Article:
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Jesse Sykes and the Sweet Hereafter on the cover of Maximum Ink in April 2005

Jessie Sykes and the Sweet Hereafter


by David A. Kulczyk
April 2005

Ever since two cavemen started beating sticks on hollow logs it has apparently been the goal of musicians to be louder. Symphony orchestras, Celtic, Polka, bluegrass, country, rock and roll and sometimes-even jazz, strive to amp up the volume. Now I love nothing better than to have my eardrums blown out by great live music, but not long ago I found myself on a road, miles from any sign of human inhabitation. I stopped my car and stepped outside. The quietness was deafening. A rushing white noise, phase shifted through my ears, like the beginning of some bad rock song from the 1970’s, but after a few minutes I started picking out the chirping of birds and insects. A minute later I could hear the leaves of trees rustling in the slight breeze. I was amazed at the complex audio beauty of a seemingly silence place. The same thing happened to me the first time I saw Jesse Sykes and the Sweet Hereafter. There are few bands in the world as quiet as Jesse Sykes and the Sweet Hereafter. You can literally hear a beer glass fall on the floor while they are performing.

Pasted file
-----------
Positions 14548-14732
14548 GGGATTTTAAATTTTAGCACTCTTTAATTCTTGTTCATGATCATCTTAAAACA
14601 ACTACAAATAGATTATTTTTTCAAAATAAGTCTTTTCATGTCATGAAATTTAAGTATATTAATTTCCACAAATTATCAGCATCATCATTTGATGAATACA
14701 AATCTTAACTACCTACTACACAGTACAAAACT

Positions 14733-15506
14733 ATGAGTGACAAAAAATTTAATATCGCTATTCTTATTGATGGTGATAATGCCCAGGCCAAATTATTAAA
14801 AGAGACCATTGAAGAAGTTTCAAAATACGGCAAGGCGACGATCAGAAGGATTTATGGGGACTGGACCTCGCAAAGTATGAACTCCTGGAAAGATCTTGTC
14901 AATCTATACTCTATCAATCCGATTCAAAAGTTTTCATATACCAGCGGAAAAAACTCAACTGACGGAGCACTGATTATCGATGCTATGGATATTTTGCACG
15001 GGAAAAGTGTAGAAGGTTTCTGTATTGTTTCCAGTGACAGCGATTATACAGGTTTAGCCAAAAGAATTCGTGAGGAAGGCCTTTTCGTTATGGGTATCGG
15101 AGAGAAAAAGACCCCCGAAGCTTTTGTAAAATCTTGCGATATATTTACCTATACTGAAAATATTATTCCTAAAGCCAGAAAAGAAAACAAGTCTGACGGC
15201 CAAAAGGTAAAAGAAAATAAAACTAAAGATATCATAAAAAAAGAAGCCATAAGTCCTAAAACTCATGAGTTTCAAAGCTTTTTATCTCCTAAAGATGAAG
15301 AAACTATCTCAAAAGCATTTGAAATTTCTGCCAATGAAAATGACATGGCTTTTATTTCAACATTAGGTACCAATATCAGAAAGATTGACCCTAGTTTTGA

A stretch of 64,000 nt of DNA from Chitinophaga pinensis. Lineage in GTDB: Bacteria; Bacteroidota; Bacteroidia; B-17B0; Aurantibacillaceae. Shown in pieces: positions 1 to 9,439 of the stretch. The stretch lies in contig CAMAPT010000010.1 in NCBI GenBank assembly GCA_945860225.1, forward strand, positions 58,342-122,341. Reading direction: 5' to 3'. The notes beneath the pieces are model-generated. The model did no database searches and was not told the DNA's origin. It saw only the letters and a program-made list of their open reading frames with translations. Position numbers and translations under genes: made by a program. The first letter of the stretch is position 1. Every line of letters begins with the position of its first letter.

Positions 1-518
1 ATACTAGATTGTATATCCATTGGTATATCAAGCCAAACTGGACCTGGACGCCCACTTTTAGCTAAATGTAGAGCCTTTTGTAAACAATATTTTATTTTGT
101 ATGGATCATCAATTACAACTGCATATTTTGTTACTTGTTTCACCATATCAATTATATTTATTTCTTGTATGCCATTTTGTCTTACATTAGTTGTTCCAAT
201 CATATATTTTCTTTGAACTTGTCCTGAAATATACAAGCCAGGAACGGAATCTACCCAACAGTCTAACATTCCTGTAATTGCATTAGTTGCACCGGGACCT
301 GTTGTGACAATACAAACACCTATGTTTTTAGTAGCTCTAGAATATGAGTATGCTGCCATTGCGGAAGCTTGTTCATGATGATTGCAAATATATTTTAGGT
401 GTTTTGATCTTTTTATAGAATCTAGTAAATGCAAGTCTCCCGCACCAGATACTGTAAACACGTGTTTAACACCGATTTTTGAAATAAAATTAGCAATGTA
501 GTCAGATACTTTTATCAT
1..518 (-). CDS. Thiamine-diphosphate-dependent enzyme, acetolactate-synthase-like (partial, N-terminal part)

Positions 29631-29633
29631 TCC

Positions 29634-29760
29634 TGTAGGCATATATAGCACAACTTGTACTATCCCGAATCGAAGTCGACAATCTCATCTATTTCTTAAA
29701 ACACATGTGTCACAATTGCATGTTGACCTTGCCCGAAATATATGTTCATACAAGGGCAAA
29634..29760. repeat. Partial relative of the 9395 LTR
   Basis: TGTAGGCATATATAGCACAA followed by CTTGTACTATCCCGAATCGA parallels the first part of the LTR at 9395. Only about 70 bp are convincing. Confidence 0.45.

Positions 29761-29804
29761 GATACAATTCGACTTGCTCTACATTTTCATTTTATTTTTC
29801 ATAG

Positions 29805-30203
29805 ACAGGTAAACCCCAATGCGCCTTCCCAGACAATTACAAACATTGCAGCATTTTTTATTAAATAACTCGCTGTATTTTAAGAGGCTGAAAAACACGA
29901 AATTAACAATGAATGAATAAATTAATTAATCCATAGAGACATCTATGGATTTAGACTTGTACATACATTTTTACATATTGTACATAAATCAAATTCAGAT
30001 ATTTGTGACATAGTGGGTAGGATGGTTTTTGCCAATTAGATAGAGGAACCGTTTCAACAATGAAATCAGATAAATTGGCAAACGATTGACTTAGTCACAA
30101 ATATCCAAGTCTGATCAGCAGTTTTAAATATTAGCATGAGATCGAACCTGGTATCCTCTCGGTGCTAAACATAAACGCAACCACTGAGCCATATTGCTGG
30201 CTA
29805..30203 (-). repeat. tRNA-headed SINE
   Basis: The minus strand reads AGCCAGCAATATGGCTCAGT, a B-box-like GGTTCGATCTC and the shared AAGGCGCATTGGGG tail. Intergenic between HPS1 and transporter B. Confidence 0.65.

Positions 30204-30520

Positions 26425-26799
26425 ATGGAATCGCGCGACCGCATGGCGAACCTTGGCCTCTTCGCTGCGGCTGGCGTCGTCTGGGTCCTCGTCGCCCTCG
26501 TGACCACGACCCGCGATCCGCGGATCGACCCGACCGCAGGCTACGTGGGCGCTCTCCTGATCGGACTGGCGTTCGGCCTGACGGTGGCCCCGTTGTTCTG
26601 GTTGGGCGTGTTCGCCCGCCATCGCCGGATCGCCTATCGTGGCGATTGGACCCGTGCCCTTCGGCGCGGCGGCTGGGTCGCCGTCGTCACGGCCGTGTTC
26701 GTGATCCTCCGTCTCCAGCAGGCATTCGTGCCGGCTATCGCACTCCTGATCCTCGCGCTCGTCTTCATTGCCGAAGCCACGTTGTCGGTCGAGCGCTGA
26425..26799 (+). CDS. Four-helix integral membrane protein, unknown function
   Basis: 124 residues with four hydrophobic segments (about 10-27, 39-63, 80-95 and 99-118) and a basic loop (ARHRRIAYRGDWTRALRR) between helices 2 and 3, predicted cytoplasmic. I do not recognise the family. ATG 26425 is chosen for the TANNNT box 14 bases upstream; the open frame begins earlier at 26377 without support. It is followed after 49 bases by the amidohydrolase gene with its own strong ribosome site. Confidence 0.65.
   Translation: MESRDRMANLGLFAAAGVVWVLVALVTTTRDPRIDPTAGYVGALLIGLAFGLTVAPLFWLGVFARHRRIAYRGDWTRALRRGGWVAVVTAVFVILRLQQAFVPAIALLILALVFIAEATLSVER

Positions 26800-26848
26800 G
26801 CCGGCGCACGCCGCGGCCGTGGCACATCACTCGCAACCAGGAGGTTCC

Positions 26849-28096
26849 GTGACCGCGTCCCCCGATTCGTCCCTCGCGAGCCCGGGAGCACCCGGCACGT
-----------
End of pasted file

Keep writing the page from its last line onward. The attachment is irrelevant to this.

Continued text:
Fresh off a twenty-day tour of 2,000 seat theaters opening for Bright Eyes, Jesse Sykes and the Sweet Hereafter is hitting the road again. Their latest CD, “Oh My Girl” on Barsuk Records has been selling steadily and has landed on the Best of 2004 lists by such notable publications as the New York Times, The L.A. Weekly, Harp and Maximum Ink.  The band isn’t resting on its laurels.  “When you get home from a tour,” said Jesse, “it’s like, what do I do?”

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Jethro Tull

Jethro Tull


by Justin Beckner
June 2010

Jethro Tull has tiptoed behind the scenes of mainstream rock music for almost 50 years. They brought an element of class and sophistication to popular music and won over their audiences with witty lyrics and an original sound that blended elements of nearly every style of music. Throughout the years they dared to be different and became something great. The following is an interview with charismatic frontman, Ian Anderson.